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# WebAssembly in 2024: Finding Prime Numbers With Go And Wasm

## What Is WebAssembly?

It’s been a while since last time I did something with WebAssembly, somewhere back then in 2022. If this word is new to you don’t worry. Putting in simple terms, it is a binary instruction format designed as a portable compilation target for high-level programming languages. It allows code written in languages like C, C++, Rust and Go to be executed in web browsers at near-native speed. WebAssembly is designed to be a low-level, efficient, and secure virtual machine that can be embedded in web pages, providing a platform-independent execution environment for web applications.

## Why Play With It Now?

From time to time I see people claiming that WebAssembly is close to become a normal tool in our day to day work. With insomnia as my unlikely companion and nothing better to do I decided to check the state of tooling specifically for golang and I intend to show my findings in this one :)

## A Goal For this Endeavour

The goal of this project was building a simple app using Go and Wasm to implement the Sieve of Eratosthenes Algorithm. This algorithm is very useful for finding prime numbers up to a given limit. For instance, if you ask for all the prime numbers up to 12 you’ll have 2, 3, 5, 7 and 11.

The algorithm’s idea is quite simple:

• we create a list of numbers with the size of the given limit + 1 (just to be able to represent the numbers using indexes);
• we assume that all numbers in such a list are truly prime numbers;
• as we know that 0 and 1 are not prime numbers we mark them as false;
• then, we iterate from 2 up to the square root of the given limit checking if the current number can divide the limit, if so we mark all multiples of the current number as false;
• and then we repeat this process.

I chose this objective because it involves not only transferring data from the “JavaScript part” to the “Go part” but also the reverse process.

The basic flow is: the user provides a number representing the end of the interval to search for prime numbers. This number is then passed as a parameter to a Go function responsible for identifying prime numbers within the specified range. Subsequently, the discovered prime numbers are returned to the UI layer and displayed as a list.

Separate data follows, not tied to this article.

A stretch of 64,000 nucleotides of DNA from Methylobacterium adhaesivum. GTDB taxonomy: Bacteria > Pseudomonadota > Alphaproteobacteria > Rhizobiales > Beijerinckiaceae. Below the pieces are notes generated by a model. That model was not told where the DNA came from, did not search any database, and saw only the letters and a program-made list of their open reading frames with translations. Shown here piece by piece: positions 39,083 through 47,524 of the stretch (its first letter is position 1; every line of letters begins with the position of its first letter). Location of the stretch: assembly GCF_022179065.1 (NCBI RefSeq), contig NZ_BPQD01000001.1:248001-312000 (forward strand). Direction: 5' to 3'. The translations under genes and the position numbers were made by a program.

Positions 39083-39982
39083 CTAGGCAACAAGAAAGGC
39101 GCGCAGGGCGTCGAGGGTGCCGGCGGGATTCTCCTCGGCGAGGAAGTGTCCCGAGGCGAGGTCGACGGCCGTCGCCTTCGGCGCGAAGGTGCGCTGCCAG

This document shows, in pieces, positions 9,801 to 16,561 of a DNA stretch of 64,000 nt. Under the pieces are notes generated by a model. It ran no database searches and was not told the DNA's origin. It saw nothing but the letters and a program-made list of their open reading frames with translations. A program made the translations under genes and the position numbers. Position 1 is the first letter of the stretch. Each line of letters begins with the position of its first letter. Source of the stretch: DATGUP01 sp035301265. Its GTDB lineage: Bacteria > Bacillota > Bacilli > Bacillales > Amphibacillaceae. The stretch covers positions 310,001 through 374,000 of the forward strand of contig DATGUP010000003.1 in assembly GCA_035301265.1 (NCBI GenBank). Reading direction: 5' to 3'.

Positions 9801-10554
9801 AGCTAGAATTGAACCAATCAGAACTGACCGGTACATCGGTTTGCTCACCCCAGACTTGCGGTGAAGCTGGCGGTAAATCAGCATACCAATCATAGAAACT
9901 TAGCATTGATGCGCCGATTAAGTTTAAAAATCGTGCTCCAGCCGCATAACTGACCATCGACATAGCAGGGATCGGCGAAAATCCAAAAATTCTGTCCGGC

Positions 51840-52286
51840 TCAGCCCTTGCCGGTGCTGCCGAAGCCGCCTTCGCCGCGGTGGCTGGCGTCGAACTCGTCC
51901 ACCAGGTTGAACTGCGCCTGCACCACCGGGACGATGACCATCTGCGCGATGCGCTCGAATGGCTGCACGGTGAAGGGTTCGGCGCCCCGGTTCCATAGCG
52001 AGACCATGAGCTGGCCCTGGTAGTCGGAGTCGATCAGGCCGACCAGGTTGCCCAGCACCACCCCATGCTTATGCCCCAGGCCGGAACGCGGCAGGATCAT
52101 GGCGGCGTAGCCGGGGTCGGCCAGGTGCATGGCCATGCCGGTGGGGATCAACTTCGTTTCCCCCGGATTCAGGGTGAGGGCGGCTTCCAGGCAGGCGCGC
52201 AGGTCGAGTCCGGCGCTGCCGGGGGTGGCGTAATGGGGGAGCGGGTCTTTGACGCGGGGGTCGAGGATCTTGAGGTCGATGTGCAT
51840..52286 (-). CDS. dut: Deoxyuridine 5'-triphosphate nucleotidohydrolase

## Binding Go and JavaScript

As mentioned earlier, this project has two main parts, let’s call them the Go part and JavaScript part. The Go part is a simple program that makes a function implementing the Sieve of Eratosthenes available to be called by JavaScript when running in a WebAssembly environment. The very app entry point is bellow one:

The line js.Global().Set("findPrimes", findPrimes()) serves as the bridge between Go and JavaScript, allowing the function findPrimes be callable from JavaScript. Additionally, the line <-make(chan bool) just defines a simple channel to prevent the program from exiting immediately. This is typical in WebAssembly programs where the Go runtime does not automatically wait for asynchronous tasks.

To build the go part we can run:

```GOARCH=wasm GOOS=js go build -o public/main.wasm cmd/wasm/*.go ```

This is basically setting the target architecture for the Go compiler to WebAssembly by using GOARCH=wasm and GOOS=js just targets operating system to JavaScript. The created file main.wasm will be placed at the public directory.

And another important file is the wasm_exec.js, already provided by Go, thus we just need to copy it. It can be done by running:

```cp "\$(go env GOROOT)/misc/wasm/wasm_exec.js" public/wasm_exec.js ```

With files wasm_exec.js and main.wasm available we can load them on the JavaScript client to call the function findPrimes. And that’s all for the Go part :)

You can see the full JavaScript part on the project repository, but the important chunk is bellow one:

Besides the input validation, it fetches the WebAssembly binary (main.wasm), instantiates it, and passes the import object from the go instance, this is done by WebAssembly.instantiateStreaming(fetch(wasmFile), go.importObject).then((result) => {});. Besides of it, the chunk go.run(result.instance); executes the Go program inside the WebAssembly instance, making the Go function findPrimes callable.

## Deploying To Vercel

Vercel now supports Go functions, and due to the easy integration with Github projects I decided to deploy it there and you can see the project running live here. In case you want to check the code and run it locally you can find the project on my Github

## My Conclusion So Far

As I could see, indeed there are good learning resources out there, like this one, but they require you dig deep into it in order to mine useful resources for what you need. For sure this is true for any dev tool, but at least, for instance, one can easily find a plenty of tutorials on “how to build a project XYZ using NestJS, Spring Boot, Echo, etc.”, the same is not true for WebAssembly yet.

But I really enjoyed it, and I won’t stop with this one. I’ll probably experiment it using C due to the tool I found during this project called Emscripten.

This article was originally posted on my personal site: https://www.buarki.com/blog/webassembly